Killer guilty of ‘cold case’ murders

Convicted double murderer Mark Nash has been found guilty of the “cold case” murder of two women, whose mutilated bodies were found in their sheltered accommodation in Grangegorman in Dublin nearly 20 years ago.

Killer guilty of ‘cold case’ murders

Nash is already serving a double life sentence in Arbour Hill Prison since October 1998 for murdering two people in Ballintober, Castlerea in Roscommon and leaving Sarah Jane Doyle seriously injured in mid-August in 1997.

Nash, aged 42, was found guilty by a jury at the Central Criminal Court to the murder of Sylvia Sheils, 59, and Mary Callanan, 61, between March 6-7, 1997.

In 2009 “a spectacular breakthrough” led to the DNA of the two deceased women being found on a black pin-striped velvet jacket belonging to Nash as part of the cold case review.

Yesterday Mr Justice Carroll Moran thanked the 11 members of the jury and told them they would never have to serve on a jury again.

Hugh Hartnett, defending, acting for the accused for the sentence to be backdated as there was a delay on the part of the State in bringing the prosecution in 1999 and it was appropriate for there to be some back dating.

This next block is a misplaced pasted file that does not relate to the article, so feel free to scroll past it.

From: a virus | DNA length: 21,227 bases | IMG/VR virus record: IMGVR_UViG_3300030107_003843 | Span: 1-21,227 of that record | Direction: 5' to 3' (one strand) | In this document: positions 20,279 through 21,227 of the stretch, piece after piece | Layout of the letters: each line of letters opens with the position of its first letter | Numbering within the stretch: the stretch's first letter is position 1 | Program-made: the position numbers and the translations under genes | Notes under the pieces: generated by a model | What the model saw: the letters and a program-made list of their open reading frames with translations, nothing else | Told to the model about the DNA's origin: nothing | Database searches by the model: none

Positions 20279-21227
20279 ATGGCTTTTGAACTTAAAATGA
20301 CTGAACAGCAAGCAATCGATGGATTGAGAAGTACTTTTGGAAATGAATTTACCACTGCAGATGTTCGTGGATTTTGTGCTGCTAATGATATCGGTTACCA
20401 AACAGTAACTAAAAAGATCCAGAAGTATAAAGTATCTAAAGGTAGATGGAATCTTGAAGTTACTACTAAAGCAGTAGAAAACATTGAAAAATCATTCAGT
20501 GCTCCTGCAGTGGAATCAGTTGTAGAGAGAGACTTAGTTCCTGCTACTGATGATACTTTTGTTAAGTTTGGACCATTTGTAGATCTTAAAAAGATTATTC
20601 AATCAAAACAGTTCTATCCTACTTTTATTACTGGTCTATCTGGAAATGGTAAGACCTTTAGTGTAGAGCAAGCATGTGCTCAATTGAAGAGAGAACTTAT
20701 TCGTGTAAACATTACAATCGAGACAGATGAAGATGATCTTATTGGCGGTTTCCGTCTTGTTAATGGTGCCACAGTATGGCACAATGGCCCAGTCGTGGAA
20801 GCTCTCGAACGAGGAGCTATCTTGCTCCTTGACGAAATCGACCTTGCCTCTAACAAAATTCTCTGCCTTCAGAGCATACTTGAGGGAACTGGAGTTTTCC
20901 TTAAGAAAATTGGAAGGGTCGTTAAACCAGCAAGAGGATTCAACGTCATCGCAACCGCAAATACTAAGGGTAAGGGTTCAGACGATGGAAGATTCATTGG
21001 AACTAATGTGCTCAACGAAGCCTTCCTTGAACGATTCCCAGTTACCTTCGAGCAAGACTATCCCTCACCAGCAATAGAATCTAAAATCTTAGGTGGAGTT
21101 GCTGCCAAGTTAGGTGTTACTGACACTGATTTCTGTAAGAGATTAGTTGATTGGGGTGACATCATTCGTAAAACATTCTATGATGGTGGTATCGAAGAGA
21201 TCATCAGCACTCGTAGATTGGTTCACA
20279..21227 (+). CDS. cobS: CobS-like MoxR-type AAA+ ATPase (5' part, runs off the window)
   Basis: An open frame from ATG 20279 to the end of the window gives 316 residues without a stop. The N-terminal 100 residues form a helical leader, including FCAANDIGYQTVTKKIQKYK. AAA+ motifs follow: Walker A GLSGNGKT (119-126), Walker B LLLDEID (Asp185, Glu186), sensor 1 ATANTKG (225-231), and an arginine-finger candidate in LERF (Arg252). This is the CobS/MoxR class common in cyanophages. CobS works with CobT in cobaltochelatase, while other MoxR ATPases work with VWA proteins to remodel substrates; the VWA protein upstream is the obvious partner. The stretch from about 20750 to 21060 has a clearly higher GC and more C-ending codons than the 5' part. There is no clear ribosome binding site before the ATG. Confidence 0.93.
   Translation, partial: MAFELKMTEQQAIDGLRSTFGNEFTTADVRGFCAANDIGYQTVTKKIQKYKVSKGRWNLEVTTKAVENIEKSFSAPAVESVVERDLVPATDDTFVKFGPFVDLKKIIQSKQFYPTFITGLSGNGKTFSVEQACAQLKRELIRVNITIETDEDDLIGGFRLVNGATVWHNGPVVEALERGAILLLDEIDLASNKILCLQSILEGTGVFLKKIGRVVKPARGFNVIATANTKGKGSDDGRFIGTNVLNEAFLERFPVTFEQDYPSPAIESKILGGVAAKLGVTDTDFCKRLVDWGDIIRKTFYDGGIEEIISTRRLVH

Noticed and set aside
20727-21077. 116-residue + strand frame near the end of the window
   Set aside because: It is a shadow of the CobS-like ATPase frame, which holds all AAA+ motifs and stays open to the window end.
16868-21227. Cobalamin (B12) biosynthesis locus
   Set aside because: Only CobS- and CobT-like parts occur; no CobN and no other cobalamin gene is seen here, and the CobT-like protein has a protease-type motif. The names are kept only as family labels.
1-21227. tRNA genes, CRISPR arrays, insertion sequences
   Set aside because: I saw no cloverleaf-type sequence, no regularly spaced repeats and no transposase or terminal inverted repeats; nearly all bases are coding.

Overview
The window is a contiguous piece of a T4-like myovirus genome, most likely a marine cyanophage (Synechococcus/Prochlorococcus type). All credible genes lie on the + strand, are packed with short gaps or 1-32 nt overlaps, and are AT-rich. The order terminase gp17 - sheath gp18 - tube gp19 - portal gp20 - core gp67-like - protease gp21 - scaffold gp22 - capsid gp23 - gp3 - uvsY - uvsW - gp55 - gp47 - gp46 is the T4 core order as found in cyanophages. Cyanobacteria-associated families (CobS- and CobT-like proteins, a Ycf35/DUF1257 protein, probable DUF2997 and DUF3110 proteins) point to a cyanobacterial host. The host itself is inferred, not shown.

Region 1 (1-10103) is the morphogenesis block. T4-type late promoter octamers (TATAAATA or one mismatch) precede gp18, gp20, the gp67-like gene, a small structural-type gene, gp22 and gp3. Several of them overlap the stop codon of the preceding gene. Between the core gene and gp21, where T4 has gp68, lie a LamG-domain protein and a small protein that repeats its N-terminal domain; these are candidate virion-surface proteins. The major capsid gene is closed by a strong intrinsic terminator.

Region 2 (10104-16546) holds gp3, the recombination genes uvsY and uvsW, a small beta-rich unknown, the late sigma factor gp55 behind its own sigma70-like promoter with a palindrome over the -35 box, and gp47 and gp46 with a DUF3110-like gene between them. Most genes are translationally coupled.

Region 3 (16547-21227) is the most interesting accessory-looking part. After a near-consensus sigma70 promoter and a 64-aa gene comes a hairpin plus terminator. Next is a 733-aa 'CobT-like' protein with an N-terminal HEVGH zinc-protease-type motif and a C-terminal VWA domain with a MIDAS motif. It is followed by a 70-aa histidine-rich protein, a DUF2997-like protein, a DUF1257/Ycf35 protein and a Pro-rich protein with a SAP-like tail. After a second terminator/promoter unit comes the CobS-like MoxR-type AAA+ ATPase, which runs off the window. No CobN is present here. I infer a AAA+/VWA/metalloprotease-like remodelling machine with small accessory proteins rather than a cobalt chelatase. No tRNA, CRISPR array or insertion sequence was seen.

Mr Justice Moran denied this and sentenced Nash to a life sentence for the double murder from yesterday.

The judge then offered his condolences to the families.

The niece of Ms Sheils, Suzanne Nolan yesterday delivered a victim impact report prepared by her mother and sister of the deceased, Stella Nolan.

In it Ms Nolan recollected how it was Friday March 7, 1997, when she heard the news that her sister, Ms Sheils, had been murdered while she slept in her bed. She also knew the other victim, Ms Callanan, well.

“For 18 years, justice has been delayed and justice delayed is justice denied. Not only for me, but for my family. Murder does not affect one person only — it affects the whole family.”

She had been a civil servant for 20 years and worked in the Valuation Office as a draughtsman and took early retirement.

Sylvia Sheils was educated in Loreto Abbey Dalkey and Loreto Convent Kilkenny.

“Her life was as valuable to her as each person’s is to them. I often talk about her to my grandchildren. But they will never know her, although some of them are very like her. This is such a sad loss, as it is also a constant reminder of what happened to her. Nothing can ever change that. So for me there is no joy, only sadness and loss…

“Sylvia and Mary’s lives were taken from them while they slept in their beds. They had mental health issues and were very vulnerable women. They were completely innocent. They played no part in what happened to them. They had a human right for their lives not to be taken from them. Nothing or no one can undo what has been done. I can forgive the sinner, not the sin — it can never be forgotten,” concluded Ms Nolan.

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